I probably shouldn’t have ran. I was different enough to begin with and running attracted attention. But I was scared and I needed Papa.
I didn’t know what I’d do when he was gone.
The soles of my shoes slipped in the dust as I turned the corner toward home, making me stagger a little, but I was used to how worn they were and quickly caught my balance. One leap let me avoid the wobbly bit of our front steps then I slipped inside.
Papa lay on his bed in the front room, cocooned in blankets. He stared at me blankly for a moment before recognition slowly seeped in.
“Aren? Is something wrong?” His words were whisper thin and edged in pain.
“Papa? What’s treason?” I gasped as I leaned against the door. The sweat wicked into my dress as I stood waiting for his reply.
I’d understood most of the notice in the village square, more than enough to terrify me. The rest hinged on that one unknown word. Hopefully it wasn’t as bad as I feared although, judging by experience, things tended to be worse than expected and not better.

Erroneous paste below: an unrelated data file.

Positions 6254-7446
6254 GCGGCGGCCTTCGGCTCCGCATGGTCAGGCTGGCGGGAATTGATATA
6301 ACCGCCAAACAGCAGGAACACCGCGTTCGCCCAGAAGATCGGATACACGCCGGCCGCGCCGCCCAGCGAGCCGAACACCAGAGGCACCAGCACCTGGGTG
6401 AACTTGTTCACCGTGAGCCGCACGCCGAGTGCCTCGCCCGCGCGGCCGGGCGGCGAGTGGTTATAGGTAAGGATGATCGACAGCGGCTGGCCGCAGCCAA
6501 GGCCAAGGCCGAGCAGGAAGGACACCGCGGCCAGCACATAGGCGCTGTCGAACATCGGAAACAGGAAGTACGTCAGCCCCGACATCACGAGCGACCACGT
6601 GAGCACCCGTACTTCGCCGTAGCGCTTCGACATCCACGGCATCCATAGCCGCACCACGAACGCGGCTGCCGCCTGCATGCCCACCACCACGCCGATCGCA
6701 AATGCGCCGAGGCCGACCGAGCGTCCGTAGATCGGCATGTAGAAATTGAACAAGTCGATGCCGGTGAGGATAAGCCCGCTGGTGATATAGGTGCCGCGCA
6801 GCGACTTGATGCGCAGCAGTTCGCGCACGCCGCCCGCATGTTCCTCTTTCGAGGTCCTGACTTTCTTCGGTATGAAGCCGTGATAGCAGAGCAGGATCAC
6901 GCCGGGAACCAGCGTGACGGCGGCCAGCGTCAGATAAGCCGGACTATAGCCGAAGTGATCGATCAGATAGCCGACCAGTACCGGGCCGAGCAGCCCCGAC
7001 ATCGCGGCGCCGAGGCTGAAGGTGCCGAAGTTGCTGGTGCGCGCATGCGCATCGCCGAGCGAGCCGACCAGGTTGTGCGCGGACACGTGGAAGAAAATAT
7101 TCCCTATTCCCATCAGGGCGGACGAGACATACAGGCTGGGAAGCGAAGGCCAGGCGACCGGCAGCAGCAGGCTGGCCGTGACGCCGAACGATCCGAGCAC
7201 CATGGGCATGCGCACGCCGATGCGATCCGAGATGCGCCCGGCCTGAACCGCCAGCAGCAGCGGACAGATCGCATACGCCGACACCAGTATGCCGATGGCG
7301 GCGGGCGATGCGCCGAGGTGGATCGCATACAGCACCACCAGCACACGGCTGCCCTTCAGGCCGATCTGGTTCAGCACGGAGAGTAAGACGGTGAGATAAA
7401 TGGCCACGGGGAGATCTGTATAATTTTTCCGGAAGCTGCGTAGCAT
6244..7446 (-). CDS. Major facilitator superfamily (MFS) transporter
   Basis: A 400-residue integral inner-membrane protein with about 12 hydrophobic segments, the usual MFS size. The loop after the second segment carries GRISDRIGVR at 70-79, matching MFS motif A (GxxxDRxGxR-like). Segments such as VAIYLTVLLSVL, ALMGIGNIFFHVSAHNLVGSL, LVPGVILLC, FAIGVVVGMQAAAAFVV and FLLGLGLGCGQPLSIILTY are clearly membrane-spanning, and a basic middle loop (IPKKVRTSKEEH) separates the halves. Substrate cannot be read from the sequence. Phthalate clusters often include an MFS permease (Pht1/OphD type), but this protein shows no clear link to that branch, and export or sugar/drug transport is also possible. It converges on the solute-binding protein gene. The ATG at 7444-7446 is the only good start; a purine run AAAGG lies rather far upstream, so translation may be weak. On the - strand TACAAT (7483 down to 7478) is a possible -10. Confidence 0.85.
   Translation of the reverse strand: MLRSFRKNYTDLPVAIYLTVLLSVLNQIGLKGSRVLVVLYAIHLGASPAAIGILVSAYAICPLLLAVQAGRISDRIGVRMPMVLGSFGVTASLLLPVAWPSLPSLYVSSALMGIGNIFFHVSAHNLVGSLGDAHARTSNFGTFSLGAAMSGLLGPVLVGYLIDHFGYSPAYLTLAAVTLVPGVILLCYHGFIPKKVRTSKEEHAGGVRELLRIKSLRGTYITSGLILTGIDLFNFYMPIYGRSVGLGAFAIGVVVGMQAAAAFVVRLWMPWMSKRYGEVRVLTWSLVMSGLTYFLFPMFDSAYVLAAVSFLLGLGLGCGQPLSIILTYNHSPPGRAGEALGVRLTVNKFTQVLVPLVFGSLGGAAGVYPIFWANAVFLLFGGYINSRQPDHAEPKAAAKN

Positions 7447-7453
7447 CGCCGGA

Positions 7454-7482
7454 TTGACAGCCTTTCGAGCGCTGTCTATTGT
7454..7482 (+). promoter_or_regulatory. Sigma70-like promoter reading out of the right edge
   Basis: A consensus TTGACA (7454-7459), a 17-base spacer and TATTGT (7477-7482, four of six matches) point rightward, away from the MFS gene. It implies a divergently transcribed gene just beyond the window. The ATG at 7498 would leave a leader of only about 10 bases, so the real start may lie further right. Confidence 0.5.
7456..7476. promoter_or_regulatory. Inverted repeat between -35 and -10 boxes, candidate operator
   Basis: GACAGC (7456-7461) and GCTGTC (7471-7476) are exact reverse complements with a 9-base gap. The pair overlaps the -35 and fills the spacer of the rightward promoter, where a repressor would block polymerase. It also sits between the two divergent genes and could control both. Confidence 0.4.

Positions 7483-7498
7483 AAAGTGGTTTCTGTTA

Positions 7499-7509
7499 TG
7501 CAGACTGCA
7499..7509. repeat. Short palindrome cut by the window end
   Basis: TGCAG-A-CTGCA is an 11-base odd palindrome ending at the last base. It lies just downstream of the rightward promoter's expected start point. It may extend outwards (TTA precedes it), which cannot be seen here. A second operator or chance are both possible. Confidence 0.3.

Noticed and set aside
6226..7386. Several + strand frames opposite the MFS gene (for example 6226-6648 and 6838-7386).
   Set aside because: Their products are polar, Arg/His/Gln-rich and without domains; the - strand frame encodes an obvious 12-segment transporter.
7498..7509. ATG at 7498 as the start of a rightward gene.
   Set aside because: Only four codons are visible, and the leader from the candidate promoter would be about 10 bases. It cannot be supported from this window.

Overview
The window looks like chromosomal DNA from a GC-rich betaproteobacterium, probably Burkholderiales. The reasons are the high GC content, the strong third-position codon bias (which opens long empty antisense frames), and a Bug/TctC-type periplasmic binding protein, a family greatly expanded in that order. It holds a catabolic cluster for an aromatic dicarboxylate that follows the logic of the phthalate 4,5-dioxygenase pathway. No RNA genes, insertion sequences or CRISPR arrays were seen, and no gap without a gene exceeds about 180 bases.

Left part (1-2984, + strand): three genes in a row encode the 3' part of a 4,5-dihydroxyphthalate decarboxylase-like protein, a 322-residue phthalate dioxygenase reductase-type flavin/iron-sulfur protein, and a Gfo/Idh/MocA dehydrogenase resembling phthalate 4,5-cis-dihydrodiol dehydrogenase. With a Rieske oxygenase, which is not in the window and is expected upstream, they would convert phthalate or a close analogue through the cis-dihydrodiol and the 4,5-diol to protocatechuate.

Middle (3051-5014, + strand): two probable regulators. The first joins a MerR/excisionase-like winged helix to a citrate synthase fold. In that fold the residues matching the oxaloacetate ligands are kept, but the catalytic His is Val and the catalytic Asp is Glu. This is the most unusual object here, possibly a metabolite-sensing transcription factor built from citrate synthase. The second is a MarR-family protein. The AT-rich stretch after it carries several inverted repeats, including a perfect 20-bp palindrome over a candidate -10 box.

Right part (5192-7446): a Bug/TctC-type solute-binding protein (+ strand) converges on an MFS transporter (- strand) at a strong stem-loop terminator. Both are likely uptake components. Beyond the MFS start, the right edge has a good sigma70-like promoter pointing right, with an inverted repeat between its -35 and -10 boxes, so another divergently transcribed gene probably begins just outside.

Papa pulled himself up a bit more onto his pillow. “Treason? It’s when you go against the king,” he replied. He coughed and the sound echoed through the mostly empty room. “Of course you need to have a king in order to be charged with that.”
I couldn’t stop the shiver that traced a path along my spine.
“It’s okay Aren, I know what Robert’s calling himself,” he assured me. “Smallest province in Avenna and he claims he’s king. I could call myself king of this bed just as easily and it would mean as much.”
He gestured briefly across the bed then he winced and his hand dropped.
“Papa?” I took a step forward then stopped when he smiled.
“I’m fine,” he whispered. He coughed again and raised his voice slightly. “When King Nicholas was alive, treason was one of the few crimes with a death penalty. I assume that much hasn’t changed.”
It felt like my heart dropped into my stomach. I stared at him in horror. He stared back, his face was so pale it looked waxy.
“It’s that bad Aren? What is he calling treason?”
“Half-elven babies,” I replied. I was right, it was worse.
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